How Do We Speed Up Micro-credentialing?

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On this week’s episode of Change-Makers in Higher Ed, our CEO and host Carrie dove into an emerging form of certification, increasingly embraced by both higher education and corporations: micro-credentials. 

What Are Micro-Credentials?

Micro-credentials are assessment-based certificate programs that offer student and adult learners focused coursework in specific areas of study. They are smaller in scope and take a shorter amount of time to complete, which is appealing to adult learners with jobs and families. 

Who’s On This Episode?

Jessica Dupont is the executive director of market development and the student experience at Oregon State University. She’s devoted the past 25 years of her career in higher education to building a centralized online learning division — an e-campus — at OSU. Her focus is on access and affordability specifically for adult learners. 

Sean Gallagher is the founder and executive director of the Center for the Future of Higher Education and Talent Strategy, and executive professor of educational policy at Northeastern University. His book, “About The Future of University Credentials” gives readers insight into what a university education will look like in the future and how micro-credentials and other certificate programs are rapidly evolving the advanced learning system.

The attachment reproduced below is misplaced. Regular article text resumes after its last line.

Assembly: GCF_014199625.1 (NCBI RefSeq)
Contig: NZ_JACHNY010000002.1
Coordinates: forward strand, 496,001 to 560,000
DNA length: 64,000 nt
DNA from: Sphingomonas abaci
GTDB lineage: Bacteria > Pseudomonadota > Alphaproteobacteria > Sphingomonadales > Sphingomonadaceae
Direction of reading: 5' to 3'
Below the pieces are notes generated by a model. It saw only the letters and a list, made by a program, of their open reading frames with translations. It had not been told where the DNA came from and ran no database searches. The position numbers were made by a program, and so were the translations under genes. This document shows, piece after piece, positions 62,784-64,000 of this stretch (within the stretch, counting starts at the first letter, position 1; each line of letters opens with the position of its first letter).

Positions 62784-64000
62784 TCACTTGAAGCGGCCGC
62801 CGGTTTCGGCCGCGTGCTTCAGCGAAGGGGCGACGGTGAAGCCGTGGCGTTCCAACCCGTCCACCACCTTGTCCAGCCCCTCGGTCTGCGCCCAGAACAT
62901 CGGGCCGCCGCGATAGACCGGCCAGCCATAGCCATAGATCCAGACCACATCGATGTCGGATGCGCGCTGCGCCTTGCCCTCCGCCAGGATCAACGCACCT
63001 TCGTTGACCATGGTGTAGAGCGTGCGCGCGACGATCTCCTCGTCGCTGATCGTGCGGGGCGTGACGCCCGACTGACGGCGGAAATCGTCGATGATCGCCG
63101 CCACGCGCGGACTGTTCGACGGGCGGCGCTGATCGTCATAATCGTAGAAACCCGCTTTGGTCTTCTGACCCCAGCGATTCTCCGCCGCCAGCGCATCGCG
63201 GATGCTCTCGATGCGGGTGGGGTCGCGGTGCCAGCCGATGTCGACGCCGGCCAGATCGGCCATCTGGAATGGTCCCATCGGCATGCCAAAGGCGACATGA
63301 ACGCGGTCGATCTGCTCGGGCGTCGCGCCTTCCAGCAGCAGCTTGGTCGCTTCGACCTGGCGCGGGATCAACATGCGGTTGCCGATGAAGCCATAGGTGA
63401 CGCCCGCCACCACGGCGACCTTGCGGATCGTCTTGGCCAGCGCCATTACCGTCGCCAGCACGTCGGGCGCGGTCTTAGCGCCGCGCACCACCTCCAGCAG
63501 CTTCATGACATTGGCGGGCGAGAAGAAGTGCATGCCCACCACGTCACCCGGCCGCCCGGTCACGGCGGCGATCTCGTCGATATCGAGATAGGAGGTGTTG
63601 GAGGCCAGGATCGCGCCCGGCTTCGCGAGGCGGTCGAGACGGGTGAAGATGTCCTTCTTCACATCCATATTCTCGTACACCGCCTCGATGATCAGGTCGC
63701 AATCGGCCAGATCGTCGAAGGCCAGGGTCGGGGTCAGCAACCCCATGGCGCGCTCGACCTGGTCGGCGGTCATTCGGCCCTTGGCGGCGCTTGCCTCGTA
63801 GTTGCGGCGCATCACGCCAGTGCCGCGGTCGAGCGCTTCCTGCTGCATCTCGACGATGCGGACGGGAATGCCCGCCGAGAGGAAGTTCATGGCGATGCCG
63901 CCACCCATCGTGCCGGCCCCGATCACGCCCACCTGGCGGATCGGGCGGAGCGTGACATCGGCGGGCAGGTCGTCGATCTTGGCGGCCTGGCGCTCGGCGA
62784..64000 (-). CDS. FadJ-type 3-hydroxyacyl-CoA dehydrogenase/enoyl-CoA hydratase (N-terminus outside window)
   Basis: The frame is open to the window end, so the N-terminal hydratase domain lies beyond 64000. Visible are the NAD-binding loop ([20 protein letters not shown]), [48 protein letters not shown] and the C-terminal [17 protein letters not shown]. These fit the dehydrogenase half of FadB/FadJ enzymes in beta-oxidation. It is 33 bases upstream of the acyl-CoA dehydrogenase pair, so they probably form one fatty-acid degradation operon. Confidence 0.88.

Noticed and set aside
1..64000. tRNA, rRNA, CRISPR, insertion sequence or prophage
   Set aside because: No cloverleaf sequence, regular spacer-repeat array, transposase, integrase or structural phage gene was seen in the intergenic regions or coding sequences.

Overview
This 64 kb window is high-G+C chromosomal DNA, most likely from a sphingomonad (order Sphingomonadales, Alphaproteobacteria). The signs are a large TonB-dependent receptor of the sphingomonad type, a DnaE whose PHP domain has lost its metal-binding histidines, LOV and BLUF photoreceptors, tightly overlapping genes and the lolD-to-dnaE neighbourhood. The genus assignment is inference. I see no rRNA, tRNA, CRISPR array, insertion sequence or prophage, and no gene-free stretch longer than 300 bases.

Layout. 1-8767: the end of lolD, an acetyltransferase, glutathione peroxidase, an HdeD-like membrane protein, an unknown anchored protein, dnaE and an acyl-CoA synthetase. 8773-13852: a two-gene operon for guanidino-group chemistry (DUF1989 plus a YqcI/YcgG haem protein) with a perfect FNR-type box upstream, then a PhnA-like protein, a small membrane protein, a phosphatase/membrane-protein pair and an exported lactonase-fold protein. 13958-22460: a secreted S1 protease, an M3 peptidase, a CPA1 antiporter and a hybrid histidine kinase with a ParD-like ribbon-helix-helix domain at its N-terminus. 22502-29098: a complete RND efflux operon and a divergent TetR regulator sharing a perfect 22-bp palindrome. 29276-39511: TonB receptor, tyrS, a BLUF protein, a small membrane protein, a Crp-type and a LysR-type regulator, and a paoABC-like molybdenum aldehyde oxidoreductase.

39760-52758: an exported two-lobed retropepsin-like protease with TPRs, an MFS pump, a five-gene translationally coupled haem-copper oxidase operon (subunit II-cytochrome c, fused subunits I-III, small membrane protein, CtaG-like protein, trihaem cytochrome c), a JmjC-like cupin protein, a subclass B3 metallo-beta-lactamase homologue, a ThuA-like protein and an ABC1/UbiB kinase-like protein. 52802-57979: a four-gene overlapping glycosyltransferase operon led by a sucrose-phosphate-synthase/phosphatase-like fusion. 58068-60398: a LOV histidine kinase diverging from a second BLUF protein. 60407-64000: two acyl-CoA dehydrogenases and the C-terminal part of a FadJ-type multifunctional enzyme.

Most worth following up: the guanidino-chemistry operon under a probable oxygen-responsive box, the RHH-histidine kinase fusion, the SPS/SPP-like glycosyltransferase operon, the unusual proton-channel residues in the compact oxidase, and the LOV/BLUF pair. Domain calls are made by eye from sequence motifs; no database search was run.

Both Jessica and Sean highlight how micro-credentials are changing their institutions and higher education as a whole. They also emphasize the level of innovation micro-credentials bring to higher ed, as they are “stackable,” or can be combined toward a degree. 

Carrie, Sean, and Jessica discuss some of the institutional hurdles to launching and delivering micro-credentials at colleges and universities. They also weigh in on the target audience for micro-credentials on a university campus versus within companies and corporations.

Why Are We Talking About Micro-credentials?

First and foremost, unemployment in the United States is around 3.9%. While there are 10 million available jobs, companies continue to struggle to find candidates with the required skill sets for the roles they need to fill. 

Micro-credentials provide a new opportunity for companies to find and develop untapped talent and for individuals to acquire skills valued in the marketplace.

The National Student Clearinghouse estimates that 39 million Americans attended college but dropped out or did not earn a degree. Micro-credentials give these former students ways to attain skills or competencies that can open new job opportunities or pathways to a degree through stackable credentials. 

Micro-credentials are also making learning more equitable, affordable, and accessible. They are closing equity gaps, which is a priority at institutions and in the workforce. Learning is an inclusive endeavor and micro-credentials are paving the way for a more open and accepting learning environment. 

Tune In!

Are you curious why the traditional degree continues to be significant, even in professions where a degree is not needed? Do you want to hear how micro-credentials will grow and evolve in the next decade? Tune in to find out the answers to those questions and so much more! 

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